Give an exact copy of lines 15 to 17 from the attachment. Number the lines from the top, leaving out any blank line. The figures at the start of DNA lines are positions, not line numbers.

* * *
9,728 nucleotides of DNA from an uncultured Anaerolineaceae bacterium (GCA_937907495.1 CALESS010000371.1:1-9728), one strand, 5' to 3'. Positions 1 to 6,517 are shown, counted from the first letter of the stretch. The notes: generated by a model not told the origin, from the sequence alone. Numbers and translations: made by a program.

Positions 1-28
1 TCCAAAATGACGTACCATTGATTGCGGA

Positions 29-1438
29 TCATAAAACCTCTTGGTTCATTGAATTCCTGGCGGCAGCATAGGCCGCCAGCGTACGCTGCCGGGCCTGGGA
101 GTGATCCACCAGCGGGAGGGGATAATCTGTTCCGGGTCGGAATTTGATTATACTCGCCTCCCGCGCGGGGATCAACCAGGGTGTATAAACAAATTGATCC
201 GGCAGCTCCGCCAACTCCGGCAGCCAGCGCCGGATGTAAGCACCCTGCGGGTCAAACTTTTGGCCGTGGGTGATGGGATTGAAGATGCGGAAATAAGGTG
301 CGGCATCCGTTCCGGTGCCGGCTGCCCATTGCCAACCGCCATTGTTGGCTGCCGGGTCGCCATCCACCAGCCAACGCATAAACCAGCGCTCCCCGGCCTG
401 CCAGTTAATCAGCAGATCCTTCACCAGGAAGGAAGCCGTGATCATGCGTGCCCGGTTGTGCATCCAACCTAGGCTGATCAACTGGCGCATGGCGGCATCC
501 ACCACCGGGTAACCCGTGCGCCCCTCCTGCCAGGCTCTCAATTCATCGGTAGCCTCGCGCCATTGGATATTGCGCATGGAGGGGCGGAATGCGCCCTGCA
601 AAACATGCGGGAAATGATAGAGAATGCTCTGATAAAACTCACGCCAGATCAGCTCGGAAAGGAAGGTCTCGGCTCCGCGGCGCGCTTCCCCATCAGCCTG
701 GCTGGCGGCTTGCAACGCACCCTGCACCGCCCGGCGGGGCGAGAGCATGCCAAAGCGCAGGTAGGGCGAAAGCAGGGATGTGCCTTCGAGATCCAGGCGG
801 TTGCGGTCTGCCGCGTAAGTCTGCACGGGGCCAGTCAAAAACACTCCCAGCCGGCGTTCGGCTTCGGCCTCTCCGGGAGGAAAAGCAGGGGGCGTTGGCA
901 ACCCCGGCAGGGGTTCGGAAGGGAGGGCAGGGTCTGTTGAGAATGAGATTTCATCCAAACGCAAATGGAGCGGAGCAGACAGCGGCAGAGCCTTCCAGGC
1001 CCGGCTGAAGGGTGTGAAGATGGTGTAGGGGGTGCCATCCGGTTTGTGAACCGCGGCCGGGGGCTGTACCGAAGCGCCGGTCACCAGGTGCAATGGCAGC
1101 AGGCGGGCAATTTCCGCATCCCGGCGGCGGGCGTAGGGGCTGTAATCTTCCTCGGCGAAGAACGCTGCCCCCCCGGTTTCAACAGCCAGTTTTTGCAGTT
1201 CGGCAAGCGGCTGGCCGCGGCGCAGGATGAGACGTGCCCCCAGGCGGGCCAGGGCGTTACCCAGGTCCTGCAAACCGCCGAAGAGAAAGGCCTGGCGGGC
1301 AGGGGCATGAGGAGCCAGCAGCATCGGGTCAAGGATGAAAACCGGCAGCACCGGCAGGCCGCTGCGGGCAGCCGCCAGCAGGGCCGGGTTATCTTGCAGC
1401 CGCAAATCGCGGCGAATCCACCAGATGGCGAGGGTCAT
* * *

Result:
1001 CCGGCTGAAGGGTGTGAAGATGGTGTAGGGGGTGCCATCCGGTTTGTGAACCGCGGCCGGGGGCTGTACCGAAGCGCCGGTCACCAGGTGCAATGGCAGC
1101 AGGCGGGCAATTTCCGCATCCCGGCGGCGGGCGTAGGGGCTGTAATCTTCCTCGGCGAAGAACGCTGCCCCCCCGGTTTCAACAGCCAGTTTTTGCAGTT
1201 CGGCAAGCGGCTGGCCGCGGCGCAGGATGAGACGTGCCCCCAGGCGGGCCAGGGCGTTACCCAGGTCCTGCAAACCGCCGAAGAGAAAGGCCTGGCGGGC